[6] There are a couple of circumstances where this may not hold. One is a filesystem containing an enormous number of very small files. The traditional example of this is the USENET news spool directory tree (although some modern news servers now use a better storage scheme). News files are typically both very small and inordinately numerous, and their numbers have been known to exceed normal inode limits. A second potential problem situation occurs with facilities that make extensive use of symbolic links for functions such as source code version control, again characterized by many, many tiny files. In such cases, you can run out of inodes before disk capacity is exhausted. You will want to take these factors into account when preparing the disk (see Chapter 10). At the other extreme, filesystems that are designed to hold only a few very large files might save a nontrivial amount of space by being configured with far fewer than the normal number of inodes.

Information stored in inodes includes the following:

  • User owner and group owner IDs.

  • File type (regular, directory, etc., or 0 if the inode is unused).

  • Access modes (permissions).

  • Most recent inode modification, data access, and data modification times. If the file'smetadata does not change, the first item will correspond to the file creation time.

  • Number of hard links to the file (links are discussed later in this chapter). This is 0 if the inode is unused, and one for most regular files.

  • Size of the file.

  • Disk addresses of:

    • Disk locations for the data blocks that make up the file, and/or

    • Disk locations of disk blocks that hold the disk locations of the file's data blocks (indirect blocks), and/or

    • Disk locations of disk blocks that hold the disk locations of indirect blocks (double indirect blocks: two disk addresses removed from the actual data blocks).[7]

      [7] In traditional System V filesystems, inode disk addresses can point to triple indirect blocks. FreeBSD also uses triple indirect blocks.

In short, inodes store all available information about the file except its name and directory location. The inodes themselves are stored elsewhere on disk.

On Unix systems, it is reasonably safe to say that "everything is a file": the operating system even represents I/O devices as files. Accordingly, there are several different kinds of files, each with a different function. Regular files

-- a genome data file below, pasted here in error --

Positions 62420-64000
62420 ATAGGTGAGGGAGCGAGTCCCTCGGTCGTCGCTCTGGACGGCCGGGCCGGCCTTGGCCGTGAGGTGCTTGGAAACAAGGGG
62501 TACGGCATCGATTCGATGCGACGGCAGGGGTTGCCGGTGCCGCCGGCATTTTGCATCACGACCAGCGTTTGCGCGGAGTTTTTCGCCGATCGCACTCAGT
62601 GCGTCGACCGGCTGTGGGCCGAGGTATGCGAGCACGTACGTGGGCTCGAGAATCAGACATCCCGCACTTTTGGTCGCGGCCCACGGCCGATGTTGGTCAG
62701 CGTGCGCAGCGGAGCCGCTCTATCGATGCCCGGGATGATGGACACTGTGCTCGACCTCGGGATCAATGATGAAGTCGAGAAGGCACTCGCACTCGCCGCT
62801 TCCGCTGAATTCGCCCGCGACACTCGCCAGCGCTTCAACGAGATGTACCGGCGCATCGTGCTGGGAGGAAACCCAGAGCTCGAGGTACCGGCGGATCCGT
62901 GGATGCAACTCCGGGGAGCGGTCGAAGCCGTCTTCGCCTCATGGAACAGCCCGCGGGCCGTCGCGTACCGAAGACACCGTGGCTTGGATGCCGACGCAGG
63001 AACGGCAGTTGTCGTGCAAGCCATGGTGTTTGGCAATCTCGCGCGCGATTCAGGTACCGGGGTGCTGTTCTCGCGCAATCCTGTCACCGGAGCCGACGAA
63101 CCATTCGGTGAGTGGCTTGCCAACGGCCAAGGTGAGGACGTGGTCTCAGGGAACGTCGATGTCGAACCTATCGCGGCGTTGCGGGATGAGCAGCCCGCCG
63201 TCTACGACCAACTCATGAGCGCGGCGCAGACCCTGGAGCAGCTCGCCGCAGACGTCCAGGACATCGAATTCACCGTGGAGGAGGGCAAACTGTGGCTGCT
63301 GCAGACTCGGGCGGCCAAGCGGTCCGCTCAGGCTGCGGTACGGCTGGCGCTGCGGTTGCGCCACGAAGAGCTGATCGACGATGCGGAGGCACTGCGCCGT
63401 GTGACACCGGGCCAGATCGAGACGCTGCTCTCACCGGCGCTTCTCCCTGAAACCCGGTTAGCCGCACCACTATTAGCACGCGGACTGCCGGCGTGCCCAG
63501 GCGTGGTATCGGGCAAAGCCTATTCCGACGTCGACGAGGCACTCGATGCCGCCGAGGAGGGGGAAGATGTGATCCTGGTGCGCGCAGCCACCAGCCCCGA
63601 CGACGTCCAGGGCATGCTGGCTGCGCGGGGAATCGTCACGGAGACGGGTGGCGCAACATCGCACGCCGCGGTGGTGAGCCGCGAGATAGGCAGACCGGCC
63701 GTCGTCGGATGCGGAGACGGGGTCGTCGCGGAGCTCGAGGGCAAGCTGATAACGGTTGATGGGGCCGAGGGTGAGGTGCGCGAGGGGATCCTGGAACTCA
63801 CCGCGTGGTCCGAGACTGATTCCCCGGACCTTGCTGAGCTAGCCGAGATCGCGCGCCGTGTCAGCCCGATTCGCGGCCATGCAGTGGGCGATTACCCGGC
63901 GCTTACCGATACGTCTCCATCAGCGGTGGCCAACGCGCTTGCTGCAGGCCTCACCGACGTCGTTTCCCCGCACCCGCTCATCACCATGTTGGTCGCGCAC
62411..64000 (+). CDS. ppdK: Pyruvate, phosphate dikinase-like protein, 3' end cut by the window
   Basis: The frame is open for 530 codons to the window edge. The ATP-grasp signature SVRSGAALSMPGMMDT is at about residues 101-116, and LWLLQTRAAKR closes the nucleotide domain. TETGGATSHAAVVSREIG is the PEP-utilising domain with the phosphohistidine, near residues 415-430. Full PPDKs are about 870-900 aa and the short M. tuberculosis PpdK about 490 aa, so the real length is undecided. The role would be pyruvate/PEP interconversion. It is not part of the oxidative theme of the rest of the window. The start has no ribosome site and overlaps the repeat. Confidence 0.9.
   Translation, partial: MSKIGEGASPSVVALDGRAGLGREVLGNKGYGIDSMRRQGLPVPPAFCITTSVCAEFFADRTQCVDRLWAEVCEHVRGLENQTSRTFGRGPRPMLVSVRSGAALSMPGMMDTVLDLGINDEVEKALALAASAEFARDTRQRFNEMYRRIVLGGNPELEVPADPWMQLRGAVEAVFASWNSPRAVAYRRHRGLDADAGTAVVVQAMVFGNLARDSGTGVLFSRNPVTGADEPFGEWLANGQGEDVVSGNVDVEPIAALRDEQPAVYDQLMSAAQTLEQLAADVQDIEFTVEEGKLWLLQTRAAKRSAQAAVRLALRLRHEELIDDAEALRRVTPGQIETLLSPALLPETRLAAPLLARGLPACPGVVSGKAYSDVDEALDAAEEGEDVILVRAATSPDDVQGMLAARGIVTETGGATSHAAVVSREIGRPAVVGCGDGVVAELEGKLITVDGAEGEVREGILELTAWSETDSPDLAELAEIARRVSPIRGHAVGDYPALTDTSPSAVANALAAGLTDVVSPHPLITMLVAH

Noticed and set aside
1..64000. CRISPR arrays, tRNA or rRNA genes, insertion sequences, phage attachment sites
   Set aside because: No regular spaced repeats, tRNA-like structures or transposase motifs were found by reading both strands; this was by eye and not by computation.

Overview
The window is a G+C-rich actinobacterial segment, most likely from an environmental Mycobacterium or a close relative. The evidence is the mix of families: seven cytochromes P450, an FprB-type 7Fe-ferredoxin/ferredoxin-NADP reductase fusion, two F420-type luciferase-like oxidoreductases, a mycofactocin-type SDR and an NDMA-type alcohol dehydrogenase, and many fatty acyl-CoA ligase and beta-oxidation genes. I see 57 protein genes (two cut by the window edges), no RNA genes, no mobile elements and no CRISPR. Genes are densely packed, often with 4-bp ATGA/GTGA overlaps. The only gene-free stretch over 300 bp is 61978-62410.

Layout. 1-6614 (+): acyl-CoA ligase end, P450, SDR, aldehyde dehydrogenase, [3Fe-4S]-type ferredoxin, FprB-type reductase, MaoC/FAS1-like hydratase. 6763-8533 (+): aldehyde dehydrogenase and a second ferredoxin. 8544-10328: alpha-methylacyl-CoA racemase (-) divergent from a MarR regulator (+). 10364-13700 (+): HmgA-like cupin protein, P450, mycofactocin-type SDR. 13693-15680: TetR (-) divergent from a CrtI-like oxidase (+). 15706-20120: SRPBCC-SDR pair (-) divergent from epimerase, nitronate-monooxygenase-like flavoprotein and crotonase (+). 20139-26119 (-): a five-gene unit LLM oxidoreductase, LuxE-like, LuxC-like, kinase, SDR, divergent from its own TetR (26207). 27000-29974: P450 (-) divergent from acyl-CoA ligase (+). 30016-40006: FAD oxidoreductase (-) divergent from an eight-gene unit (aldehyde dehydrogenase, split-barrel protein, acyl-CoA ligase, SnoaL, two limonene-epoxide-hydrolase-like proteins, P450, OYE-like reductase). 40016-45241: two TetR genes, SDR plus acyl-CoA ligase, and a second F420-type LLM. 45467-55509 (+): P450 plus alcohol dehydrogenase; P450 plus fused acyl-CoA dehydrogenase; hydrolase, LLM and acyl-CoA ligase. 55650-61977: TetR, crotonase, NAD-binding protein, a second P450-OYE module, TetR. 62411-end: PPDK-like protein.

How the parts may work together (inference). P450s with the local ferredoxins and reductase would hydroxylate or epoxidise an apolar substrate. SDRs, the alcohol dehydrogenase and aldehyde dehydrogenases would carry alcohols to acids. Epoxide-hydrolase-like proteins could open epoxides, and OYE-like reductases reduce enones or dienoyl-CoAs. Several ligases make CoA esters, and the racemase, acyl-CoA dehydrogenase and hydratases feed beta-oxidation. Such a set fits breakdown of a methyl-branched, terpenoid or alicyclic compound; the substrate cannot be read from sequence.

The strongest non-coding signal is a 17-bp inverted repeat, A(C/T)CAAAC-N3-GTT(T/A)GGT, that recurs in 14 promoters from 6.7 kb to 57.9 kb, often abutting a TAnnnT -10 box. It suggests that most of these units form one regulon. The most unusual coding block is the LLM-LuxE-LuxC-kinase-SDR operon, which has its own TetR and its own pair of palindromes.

Regular files are files containing data. They are normally called simply "files." These may be ASCII text files, binary data files, executable program binaries, program input or output, and so on. Directories

A directory is a binary file consisting of a list of the other files it contains, possibly including otherdirectories (try running od -c on one to see this). Directory entries are filename-inode number pairs. This is the mechanism by which inodes and directory locations are associated; the data on disk has no knowledge of its (purely logical) location within its filesystem. Special files: character and block device files

Special files are the mechanism used for device I/O under Unix. They reside in the directory /dev and its subdirectories, as well as the directory /devices under Solaris.

Generally, there are two types of special files: character special files, corresponding to character-based or raw device access, and block special files, corresponding to block I/O device access. Character special files are used for unbuffered data transfers to and from a device (e.g., a terminal). In contrast, block special files are used when data is transferred in fixed-size chunks known as blocks (e.g., most file I/O). Both kinds of special files exist for some devices (including disks). Character special files generally have names beginning with r (for "raw") /dev/rsd0a, for example or reside in subdirectories of /dev whose names begin with r -- /dev/rdsk/c0t3d0s7, for example. The corresponding block special files have the same name, minus the initial r: /dev/disk0a, /dev/dsk/c0t3d0s7. Special files are discussed in more detail in later in this chapter. Links

A link is a mechanism that allows several filenames (actually, directory entries) to refer to a single file on disk. There are two kinds of links: hard links and symbolic or soft links. A hard link associates two (or more) filenames with the same inode. Hard links are separate directory entries that all share the same disk data blocks. For example, the command:

$ ln index hlink

creates an entry in the current directory named hlink with the same inode number as index, and the link count in the corresponding inode is increased by 1. Hard links may not span filesystems, because inode numbers are unique only within a filesystem. In addition, hard links should be used only for files and not for directories, and correctly implemented versions of ln won't let you create the latter.

Symbolic links, on the other hand, are pointer files that refer to a different file or directory elsewhere in the filesystem. Symbolic links may span filesystems, because they point to a Unix pathname, not to a specific inode.

Symbolic links are created with the -s option to ln.